A wannabe wise ‘trade’ guy told me recently – if there are no stars, the O.S.T. is doomed because who gives a damn about music? (What has music got to do with an O.S.T., after all)?

Turns out he was right.


I say this because when I came across the music of ‘Bollywood Diaries‘, a well-acted recent film by K.D. Satyam, it didn’t surprise me one bit that the movie had already gone off screens. No surprises either that the label hadn’t bothered putting the music out for sale on iTunes or any other popular platforms. In fact, the jukebox proudly mentions the music is available on hungama, but no more than 2 songs are present there. The film has (surprise!) all of 5 tracks and they are excellent, to say the least.

In this rather extensive post, allow me to take you on a journey filled with melody and exquisite poetry, one song at a time:

Although this song has a lot of ‘Arijit-ness’ on display, thanks to the pop-like pace, you will end up humming this song, largely because of its lyrics. Nothing forced, no one trying to sound intelligent — just plain magic of words. Vipin Patwa, the composer, also gets behind the microphone, and doesn’t do a bad job at all. I particularly love the way Arijit sounds vulnerable in this song. If not for him, then for the excellent lyrics, I do urge you to listen to this at least once, and then decide for yourself. We all can do with a bit of hope. This lovely song gives us precisely that.

You really don’t come across a lot of melody that has a pucca element in it. Mann Ka Mirga is a glorious exception to this rather annoyingly true facet of the times we occupy. It is such a relief to see the Nooran sisters being used in a way that doesn’t have them call out to ‘Baba Bulleh Shah’ or shout ‘Allah Maula Yaara’. Another version of the same song has  Javed Basheer and Pratibha Singh Baghel, and it is equally good. The superlative sarangi use is ghazal-like, but doesn’t weigh you down. The guitar solo portion is refreshing in a way some old songs used to be when there was actually a structure and not just a pre-functioned template to songs.

What complements the earthy singing by Papon is that excellent sarod, and some truly heart-stopping lyrics in Titli. I don’t think anyone has penned the romanticism and complexities of a struggle this beautifully in a long long time. “Khwabon ko sach karne ke liye, titli ne saare rang bech diye” — and in comes the gut-wrenching Sarangi. No words can explain this near-perfect fusion of music and lyrics. At the risk of making you a bit sad, this would probably be your favourite song. It will stay with you for a long, long time. Take a bow Papon, and take a bow Vipin! Soumen Chaudhary has also sung Titli, but somehow the version sung by Papon works better.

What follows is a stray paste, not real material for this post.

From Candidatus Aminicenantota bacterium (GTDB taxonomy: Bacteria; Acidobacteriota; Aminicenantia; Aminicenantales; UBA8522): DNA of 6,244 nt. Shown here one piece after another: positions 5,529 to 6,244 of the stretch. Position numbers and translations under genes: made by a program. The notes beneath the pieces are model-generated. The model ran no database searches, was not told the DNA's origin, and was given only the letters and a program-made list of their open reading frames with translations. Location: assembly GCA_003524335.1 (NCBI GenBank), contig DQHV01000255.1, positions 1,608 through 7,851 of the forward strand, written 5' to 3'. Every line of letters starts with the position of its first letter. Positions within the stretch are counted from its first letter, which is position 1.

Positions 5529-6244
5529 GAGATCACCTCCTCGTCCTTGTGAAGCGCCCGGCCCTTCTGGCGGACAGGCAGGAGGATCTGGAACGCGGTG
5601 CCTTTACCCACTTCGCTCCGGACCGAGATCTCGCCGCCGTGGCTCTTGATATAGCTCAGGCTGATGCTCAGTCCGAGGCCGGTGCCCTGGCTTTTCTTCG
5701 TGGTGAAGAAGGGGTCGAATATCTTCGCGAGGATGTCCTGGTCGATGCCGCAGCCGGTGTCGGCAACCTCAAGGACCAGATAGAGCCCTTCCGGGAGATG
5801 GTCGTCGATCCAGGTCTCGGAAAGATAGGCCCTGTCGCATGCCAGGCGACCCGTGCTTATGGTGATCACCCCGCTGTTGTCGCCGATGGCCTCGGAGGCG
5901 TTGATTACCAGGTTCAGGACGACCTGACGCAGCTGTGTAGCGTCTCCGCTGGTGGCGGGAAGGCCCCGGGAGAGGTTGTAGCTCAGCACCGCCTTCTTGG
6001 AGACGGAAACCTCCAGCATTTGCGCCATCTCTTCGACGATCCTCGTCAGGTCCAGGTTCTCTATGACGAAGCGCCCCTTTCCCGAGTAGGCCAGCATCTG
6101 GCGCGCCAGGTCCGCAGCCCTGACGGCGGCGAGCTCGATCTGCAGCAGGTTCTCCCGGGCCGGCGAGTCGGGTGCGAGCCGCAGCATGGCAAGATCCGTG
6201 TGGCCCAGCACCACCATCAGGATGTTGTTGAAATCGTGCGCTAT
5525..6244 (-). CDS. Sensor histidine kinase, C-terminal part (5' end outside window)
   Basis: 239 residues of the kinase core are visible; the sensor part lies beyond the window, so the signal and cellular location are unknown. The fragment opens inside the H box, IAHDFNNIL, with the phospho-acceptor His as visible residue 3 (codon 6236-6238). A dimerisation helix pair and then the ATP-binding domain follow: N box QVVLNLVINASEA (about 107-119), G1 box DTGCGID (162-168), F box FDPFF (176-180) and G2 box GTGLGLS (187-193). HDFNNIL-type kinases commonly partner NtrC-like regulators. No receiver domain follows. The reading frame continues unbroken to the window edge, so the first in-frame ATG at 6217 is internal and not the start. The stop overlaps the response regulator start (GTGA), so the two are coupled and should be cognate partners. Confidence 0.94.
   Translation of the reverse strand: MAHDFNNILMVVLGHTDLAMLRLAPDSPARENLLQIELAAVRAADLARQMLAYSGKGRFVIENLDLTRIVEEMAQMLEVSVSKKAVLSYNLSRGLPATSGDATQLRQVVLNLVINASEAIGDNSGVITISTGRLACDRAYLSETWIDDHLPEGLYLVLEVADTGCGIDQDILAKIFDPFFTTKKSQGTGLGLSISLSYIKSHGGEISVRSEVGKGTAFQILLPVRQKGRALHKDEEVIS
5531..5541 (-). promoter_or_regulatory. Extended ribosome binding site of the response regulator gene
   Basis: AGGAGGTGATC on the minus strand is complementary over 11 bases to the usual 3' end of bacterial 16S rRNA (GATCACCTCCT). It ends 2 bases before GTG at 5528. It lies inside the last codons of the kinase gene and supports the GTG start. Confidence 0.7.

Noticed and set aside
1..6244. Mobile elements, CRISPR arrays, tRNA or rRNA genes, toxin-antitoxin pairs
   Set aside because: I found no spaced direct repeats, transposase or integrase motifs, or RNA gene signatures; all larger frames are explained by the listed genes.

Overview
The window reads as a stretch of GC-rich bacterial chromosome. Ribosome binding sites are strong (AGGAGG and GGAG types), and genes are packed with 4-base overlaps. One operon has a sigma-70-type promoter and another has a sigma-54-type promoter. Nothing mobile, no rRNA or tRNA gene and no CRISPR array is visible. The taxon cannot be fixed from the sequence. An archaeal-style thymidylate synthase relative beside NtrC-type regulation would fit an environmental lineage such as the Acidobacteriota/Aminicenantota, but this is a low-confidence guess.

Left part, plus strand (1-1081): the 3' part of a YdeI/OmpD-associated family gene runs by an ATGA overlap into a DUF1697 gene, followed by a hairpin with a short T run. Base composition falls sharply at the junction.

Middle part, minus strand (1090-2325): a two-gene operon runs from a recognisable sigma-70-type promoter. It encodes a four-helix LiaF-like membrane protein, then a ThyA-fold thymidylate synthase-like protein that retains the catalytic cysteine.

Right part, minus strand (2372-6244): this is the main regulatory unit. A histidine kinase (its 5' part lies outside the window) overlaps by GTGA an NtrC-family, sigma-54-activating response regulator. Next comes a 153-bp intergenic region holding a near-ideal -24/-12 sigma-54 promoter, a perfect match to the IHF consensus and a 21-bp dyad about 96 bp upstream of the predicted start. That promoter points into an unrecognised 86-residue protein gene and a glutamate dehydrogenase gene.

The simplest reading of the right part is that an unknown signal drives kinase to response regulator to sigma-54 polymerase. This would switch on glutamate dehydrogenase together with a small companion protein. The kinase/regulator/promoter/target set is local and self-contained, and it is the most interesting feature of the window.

In these days of living (and dying) by the template, most of our makers are forcing musicians to manufacture similar tunes that tell us “look i am in love dinchik dinchik boom boom *autotune*”. Pratibha Bagel’s Piya Ki Nagari is a short and innocent song about love, which doesn’t really fall in any ‘template’ — a timely throwback to an era far removed from the loud and utterly blinding commercialisation of romance. Thank Heavens for this. You can actually hear a voice — actual singing, I kid you not — and not software produced robotic chirps.

Of course, they say that if you do not fall in line and create ‘what is working today’, you will fall off the radar. With this music album, the makers and the composers have done exactly the opposite. The sheer honesty of the effort, the sincerity and belief in their content — it blew my mind away and restored my faith, if only for now. Not all is lost. So what if the music labels are trapped in churning away at their own mediocrity? A time will come when music will matter again, and this album would then perhaps top those overlooked charts. We are in March, 2016, and I am already quite sure that this will be one of the best Hindi music albums of the year. A testament, and almost reconfirmation of this fact, would be it not winning any kind of awards or recognition. But it has made me soar a little, write a little, explore its world a little, and that’s all one can ask for from good music.

Meanwhile, you can listen to the songs in jukebox here:


The composer doesn’t want the credit for the song ‘Mann Ka Mirga 2’, because he didn’t record that song. How did it get into ‘jukebox’?
Well, Long live labels. Music? Well, what about that?


Music – Vipin Patwa

Lyrics – Dr. Sagar

Sarangi – Dilshad

Guitar – Pawan Rasiley, Chintu Singh, Eshan.

Tabla – Sanjeev Sen

Co Programmer- Madhab Deka, Manash Borthakur

Mixed & Mastered By – Murli